So where does this get us, exactly? Dominic Cummings is all over the news today, as he is giving his first broadcast interview to Laura Kuenssberg at the BBC. It appears that one of his claims is that Boris Johnson resisted a second national coronavirus lockdown because he believed those dying were ‘essentially all over 80‘. Johnson is also reported as denying that the NHS was overwhelmed. Cummings is backing up his claims with WhatsApp messages purporting to be from Johnson, who he accuses of ‘putting his own political interests ahead of people’s lives‘. Cummings is, of course, the slipperiest of slippery operators, who spent a significant portion of last summer smirking his way past accusations that he had himself had breached lockdown for trivial reasons (at a time when families were prevented from seeing each other by Covid restrictions, when family members were unable to say goodbye to mortally sick relatives , etc. etc.) And he was all over Brexit, let’s not forget that. But he was at the centre of government and, if he is dishing the goods on his former boss now, it seems congruent with the culture at the top. Can someone have social immunity from a disease? In his history of the Plague, W.G. Bell pointedly notes that: ‘No single gap was made by the Plague in the ranks of statesmen; no member of Lords or Commons is returned dead by Plague. […] I have not found that a magistrate succumbed to the Plague. The Court and the professional classes, the big financiers […] who assisted King Charles in his often desperate need for money, the wealthier London merchants and tradesmen – all returned to London to take up the broken thread of their affairs. Yet there were one hundred thousand dead. To these others the Plague had been an inconvenience, a monetary loss, no more. […] It had been ‘the poore’s Plague.”

It would be tempting to compare Johnson to Charles II – the foppishness, the entitlement, the sleaze, the girls, etc. – but at least Charles knew his limitations and was smart enough to delegate Plague command to the very capable Albemarle. And, of course, Charles was a monarch rather than a politician, someone who was lumbered with his dynastic legacy and whose obligations were pre-destined. (I’m not going to get into an argument about the Restoration now, we can do that another time.) He wasn’t a career politician or an opportunistic chancer whose default setting is to treat national leadership as a branch of the entertainment business. Cummings also claims that Johnson had to be stopped from meeting with the Queen early in the pandemic, when official advice was to avoid unnecessary contact, especially with the elderly, amidst signs that Covid-19 was already spreading in Downing Street. This is where we enter a level of reality that is beyond satire – although one could see this scenario work in the format of a situation comedy. This is political history as an episode of Hancock’s Half Hour, with Dominic Cummings as Sid James, Sajid Javid as Bill Kerr, and Johnson, of course, as ‘the lad himself’. In this episode the Queen plays herself, although we only hear her talking to her corgis. Waiting outside, in a Buckingham Palace ante-room, Hancock tousles his hair to achieve a look of endearing boyishness as Sid tries to persuade him that passing on a deadly virus to HMQ might be a bad look with the electorate. Then his phone rings: it’s Bill. ‘Tub? I’m afraid I’ve got some bad news …’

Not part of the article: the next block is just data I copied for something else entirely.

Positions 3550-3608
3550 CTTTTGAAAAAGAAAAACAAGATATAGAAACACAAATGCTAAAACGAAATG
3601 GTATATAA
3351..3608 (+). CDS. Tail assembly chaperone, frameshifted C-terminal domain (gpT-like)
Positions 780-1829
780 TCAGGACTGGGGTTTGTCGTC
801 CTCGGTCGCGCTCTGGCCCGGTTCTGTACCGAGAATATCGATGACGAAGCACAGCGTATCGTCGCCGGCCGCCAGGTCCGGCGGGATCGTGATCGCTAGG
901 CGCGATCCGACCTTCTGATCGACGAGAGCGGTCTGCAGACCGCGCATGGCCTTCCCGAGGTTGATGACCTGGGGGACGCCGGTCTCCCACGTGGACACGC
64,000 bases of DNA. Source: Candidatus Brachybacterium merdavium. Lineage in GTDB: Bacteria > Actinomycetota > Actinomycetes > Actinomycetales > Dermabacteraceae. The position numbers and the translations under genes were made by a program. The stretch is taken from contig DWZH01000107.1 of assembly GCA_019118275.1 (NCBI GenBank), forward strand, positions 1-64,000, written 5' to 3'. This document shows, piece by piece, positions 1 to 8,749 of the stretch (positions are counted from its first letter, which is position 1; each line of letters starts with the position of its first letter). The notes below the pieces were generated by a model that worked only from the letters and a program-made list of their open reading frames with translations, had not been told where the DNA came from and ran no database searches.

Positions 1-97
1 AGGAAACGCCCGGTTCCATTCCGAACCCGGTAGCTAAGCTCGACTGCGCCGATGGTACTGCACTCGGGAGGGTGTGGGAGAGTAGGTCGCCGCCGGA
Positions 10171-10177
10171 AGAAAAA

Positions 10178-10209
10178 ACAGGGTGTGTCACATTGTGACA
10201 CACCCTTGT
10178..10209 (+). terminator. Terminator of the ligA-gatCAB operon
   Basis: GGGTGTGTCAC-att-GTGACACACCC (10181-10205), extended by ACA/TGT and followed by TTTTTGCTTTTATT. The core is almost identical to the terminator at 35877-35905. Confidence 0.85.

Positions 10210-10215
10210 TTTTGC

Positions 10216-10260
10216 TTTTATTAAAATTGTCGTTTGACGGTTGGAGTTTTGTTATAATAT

(Priti Patel as Hattie Jacques? Discuss.)

Dominic Cummings’s interview with Laura Keunssberg is on BBC2 at 7pm tonight.

See also:

Dry Quarantini

A Man Doesn’t Walk Into A Bar

Infamy In Clerkenwell

The Horseshoe, Clerkenwell Close, in 1971. (Photo via British History Online.)

‘Excuse me, but are you Bill Oddie?’